The Chinese geophysical and seismic scientific research vessel Shi Yan 6 (IMO: 9904247) has commenced its 80-day expedition into the Indian Ocean and was enroute to the Malacca Strait yesterday (16) evening, despite Colombo not yet having granted diplomatic permission for the vessel to call port or carry out a planned joint survey in the waters surrounding the island, The Sunday Morning learns.
According to Foreign Ministry Spokesperson Priyanga Wickramasinghe, the ministry has not granted the Shi Yan 6 permission as of last evening.
Wickramasinghe added that the dates and territories for the survey were yet to be finalised.
Last week, Minister of Foreign Affairs Ali Sabry, responding to a question, confirmed that Sri Lanka had not granted permission and that the request was being processed.
Last month, the Ministry of Defence told The Sunday Morning that permission for the Shi Yan 6 to call port in Colombo had been granted. However, the Ministry of Foreign Affairs disputed the statement, stressing that Sri Lanka had not granted permission and was processing the request.
China has made the request seeking clearance for the mission in April this year, with the vessel planned to visit the island in October.
The Sunday Morning also reported that the Shi Yan 6’s request for a wide range coastal survey had been resisted by top defence officials, with recommendations made that the survey should be limited to the southern coast of the island.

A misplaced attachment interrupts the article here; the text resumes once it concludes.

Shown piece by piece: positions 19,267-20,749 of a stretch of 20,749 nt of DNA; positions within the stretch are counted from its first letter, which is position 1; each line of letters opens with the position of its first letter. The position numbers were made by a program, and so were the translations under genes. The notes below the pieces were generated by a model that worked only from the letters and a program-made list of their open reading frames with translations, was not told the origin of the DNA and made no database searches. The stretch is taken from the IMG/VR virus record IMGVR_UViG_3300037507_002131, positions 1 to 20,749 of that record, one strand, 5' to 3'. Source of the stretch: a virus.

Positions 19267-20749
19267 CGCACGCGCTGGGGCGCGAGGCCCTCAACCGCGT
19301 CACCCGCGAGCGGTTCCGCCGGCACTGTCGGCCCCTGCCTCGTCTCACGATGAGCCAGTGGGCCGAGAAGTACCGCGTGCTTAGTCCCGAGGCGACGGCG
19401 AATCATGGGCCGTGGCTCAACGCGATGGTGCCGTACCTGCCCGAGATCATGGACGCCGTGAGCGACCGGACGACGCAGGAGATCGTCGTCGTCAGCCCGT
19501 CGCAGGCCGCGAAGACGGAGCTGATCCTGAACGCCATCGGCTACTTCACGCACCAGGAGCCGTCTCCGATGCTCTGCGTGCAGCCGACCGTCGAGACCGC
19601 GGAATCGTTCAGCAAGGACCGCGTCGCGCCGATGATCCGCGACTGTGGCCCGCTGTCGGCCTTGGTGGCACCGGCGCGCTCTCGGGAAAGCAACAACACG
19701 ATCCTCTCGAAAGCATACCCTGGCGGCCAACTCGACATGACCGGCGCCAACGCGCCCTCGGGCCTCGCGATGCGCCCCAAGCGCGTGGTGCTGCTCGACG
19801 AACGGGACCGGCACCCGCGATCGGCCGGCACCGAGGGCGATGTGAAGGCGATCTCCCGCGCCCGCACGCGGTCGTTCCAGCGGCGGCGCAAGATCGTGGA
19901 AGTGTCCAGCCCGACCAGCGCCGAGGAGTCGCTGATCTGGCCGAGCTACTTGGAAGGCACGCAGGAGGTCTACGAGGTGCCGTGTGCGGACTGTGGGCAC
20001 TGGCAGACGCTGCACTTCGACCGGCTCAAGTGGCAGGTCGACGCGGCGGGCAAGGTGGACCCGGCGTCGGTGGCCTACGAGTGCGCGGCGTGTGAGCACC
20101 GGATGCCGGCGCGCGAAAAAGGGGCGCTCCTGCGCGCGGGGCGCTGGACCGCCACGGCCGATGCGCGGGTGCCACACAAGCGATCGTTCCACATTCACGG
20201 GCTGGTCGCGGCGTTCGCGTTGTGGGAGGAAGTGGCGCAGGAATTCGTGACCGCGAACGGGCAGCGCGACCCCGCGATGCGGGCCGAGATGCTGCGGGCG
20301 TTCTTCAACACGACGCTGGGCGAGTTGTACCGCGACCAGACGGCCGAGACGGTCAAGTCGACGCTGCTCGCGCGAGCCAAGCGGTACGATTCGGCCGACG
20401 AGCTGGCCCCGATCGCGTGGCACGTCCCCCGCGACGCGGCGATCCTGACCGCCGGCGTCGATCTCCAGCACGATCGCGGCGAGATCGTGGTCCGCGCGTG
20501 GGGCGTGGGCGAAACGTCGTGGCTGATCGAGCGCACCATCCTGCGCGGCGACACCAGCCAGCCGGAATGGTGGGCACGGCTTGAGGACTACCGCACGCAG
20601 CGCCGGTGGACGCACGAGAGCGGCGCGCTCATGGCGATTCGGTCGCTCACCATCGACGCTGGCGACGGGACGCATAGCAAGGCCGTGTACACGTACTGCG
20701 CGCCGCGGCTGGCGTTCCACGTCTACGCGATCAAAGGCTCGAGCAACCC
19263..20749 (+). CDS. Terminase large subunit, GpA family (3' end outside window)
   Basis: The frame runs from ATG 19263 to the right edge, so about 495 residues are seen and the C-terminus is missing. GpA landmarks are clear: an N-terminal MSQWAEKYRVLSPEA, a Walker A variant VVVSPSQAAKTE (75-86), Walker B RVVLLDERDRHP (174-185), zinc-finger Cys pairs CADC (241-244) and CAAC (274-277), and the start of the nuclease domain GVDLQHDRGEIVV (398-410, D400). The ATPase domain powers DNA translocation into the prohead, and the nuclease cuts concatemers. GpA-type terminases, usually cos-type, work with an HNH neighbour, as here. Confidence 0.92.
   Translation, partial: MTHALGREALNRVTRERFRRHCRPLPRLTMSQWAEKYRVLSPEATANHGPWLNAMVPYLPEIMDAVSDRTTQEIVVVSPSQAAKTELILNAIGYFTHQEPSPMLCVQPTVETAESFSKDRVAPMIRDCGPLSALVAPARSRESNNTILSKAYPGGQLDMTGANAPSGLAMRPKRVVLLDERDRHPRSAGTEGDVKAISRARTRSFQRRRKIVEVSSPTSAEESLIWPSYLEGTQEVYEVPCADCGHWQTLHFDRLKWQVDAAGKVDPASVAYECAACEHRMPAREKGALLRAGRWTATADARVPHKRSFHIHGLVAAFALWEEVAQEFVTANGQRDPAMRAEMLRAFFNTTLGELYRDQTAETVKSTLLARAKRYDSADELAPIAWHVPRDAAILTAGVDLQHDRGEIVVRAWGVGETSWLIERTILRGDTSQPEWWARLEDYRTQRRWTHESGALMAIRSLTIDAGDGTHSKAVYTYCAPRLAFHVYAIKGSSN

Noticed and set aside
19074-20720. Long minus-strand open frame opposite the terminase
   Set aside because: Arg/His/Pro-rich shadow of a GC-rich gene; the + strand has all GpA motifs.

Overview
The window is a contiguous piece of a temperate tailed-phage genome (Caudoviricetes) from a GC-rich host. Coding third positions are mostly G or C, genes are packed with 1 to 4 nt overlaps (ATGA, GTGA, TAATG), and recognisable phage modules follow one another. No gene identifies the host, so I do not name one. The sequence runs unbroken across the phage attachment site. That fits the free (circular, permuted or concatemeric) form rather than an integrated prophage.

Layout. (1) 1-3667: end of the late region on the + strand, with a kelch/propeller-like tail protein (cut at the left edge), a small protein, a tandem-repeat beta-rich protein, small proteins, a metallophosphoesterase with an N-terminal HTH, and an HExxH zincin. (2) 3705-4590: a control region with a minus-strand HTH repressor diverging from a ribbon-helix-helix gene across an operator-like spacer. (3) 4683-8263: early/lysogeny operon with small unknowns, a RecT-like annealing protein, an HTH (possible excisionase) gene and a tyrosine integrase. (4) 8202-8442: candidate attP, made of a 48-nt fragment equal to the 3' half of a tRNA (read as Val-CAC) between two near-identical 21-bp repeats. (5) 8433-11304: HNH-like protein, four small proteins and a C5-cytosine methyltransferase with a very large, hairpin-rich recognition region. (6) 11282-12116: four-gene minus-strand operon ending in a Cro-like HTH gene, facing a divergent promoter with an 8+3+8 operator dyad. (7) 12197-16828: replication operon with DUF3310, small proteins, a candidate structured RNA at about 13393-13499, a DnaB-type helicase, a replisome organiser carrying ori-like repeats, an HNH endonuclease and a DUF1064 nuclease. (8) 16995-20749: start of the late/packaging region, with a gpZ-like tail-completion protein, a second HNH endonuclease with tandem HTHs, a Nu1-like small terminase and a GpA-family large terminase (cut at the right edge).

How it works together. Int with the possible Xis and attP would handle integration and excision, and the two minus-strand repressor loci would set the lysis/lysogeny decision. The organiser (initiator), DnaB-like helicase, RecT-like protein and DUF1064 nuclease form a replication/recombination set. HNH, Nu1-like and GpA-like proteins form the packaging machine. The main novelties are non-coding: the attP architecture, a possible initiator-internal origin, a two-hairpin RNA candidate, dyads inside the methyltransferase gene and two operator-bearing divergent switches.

The vessel’s planned arrival in Sri Lanka stokes controversy one year after the controversial visit of Chinese satellite tracking ship, the Yuan Wang 5, to Hambantota Port, which drew strong concerns from India and the US.
The Shi Yan 6 is expected to undertake a joint research with the National Aquatic Resources Research and Development Agency (NARA) as part of an agreement between the parties in 2014 to locate the wrecks of vessels from historic Chinese navigator Admiral Zheng He’s fleet off the southern coast.
According to Chinese media reports, the Shi Yan 6, which is operated by the South China Sea Institute of Oceanology (SCSIO), is heading to the East Indian Ocean on an 80-day-long expedition, departing from Guangzhou in South China’s Guangdong Province.
The vessel, one of the latest in China’s growing scientific fleet, is entering the expedition with 28 scientific research projects from 13 research teams onboard and is expected to cover a range of more than 12,000 nautical miles, reports indicate.
“The voyage, based on multidisciplinary observations, aims to obtain a large amount of basic data for revealing the mechanisms by which dynamic processes affect biogeochemical cycles, ecosystems, and sedimentary processes in that region, clarifying the geographical pattern of biodiversity in the study area, uncovering the response and indicative role of biological communities to physical processes, as well as understanding paleoclimate changes, Wang Weiqing, Chief Scientist of the expedition, said. An observation system will be deployed in the key observation area to study the current system in the local topographic evolution and its relationship with seabed sediments and geology,” the Chinese broadcaster CGTN said.
The online ship tracking organisation Marinetraffic.com on Friday (15) indicated that the vessel had departed, making 10.4 knots, passing the coast of Vietnam and heading to the Malacca Strait, through which ships transit to the Indian Ocean.